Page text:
Russia Supreme Court orders shutdown of second political party

[JURIST] The Russian Supreme Court [official website, in Russian] ruled Wednesday that the Russian Peace Party was too small to be considered a legitimate political party under a 2004 law and should be shut down. According to the Federal Registration Service [official website], Peace Party membership had fallen below a legal minimum that went into effect on January 1, meaning that it must either re-register as a different organization or cease operations. RIA-Novosti reported that the Peace Party had around 45,000 members and 35 regional branches.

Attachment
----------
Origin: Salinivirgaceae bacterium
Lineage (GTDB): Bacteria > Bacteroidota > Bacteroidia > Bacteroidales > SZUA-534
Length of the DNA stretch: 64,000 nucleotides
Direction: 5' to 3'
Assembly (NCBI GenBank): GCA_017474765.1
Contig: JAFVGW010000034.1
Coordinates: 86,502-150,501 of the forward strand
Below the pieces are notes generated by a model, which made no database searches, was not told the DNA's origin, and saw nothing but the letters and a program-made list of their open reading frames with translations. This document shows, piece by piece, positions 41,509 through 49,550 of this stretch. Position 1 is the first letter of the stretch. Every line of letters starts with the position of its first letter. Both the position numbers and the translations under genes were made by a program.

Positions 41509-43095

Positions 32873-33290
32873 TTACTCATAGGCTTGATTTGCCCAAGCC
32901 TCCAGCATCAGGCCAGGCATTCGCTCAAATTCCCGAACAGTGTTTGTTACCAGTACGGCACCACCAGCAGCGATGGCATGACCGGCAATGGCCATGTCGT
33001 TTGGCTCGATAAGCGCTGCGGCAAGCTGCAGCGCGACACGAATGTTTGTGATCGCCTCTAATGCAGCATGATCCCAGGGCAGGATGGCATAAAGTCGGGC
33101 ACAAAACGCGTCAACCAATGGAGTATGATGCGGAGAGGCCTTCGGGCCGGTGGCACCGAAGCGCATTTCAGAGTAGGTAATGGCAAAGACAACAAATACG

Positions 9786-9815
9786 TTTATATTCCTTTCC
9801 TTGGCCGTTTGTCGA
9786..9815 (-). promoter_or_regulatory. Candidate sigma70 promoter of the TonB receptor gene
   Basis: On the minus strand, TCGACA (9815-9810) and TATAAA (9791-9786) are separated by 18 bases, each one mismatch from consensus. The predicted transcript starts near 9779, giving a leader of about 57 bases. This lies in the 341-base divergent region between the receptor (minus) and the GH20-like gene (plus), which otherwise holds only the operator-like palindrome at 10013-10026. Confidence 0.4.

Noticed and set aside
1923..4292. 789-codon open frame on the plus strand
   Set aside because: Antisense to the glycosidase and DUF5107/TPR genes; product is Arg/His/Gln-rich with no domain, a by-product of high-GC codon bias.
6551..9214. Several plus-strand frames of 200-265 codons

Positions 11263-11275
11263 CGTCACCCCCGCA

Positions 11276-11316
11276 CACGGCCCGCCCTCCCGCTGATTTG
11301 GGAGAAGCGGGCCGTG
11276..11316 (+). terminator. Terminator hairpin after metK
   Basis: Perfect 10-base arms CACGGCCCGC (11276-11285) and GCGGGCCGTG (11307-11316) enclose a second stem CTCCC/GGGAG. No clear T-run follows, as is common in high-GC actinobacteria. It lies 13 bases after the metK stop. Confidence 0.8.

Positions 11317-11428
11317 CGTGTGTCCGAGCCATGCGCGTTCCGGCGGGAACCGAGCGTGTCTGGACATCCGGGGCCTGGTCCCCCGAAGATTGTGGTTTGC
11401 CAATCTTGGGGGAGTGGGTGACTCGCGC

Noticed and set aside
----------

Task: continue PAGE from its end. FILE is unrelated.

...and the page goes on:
Last week, the Russian high court ordered [JURIST report] the Republican Party [party website, in Russian] to be shut down for being too small under the same law. Republican Party co-Chairman Vladimir Ryzhkov [personal website, in Russian] said the decision was an attack orchestrated by the party's opposition and an example of the systematic persecution the party had encountered across the country. Ryzhkov said the party will appeal the decision to the Collegium of the Supreme Court, and, if unsuccessful, then to the European Court of Human Rights [official website] in Strasbourg. Last week, prosecutors asked the Moscow Municipal Court to ban the far-right National Bolshevik Party [official website] and suspend the party's activities pending a ruling. Critics say the membership minimums are intended to force opposition parties out of existence and thus consolidate President Vladimir Putin's grip on power. Russia holds parliamentary elections in December and a presidential vote next March. AP has more.



 

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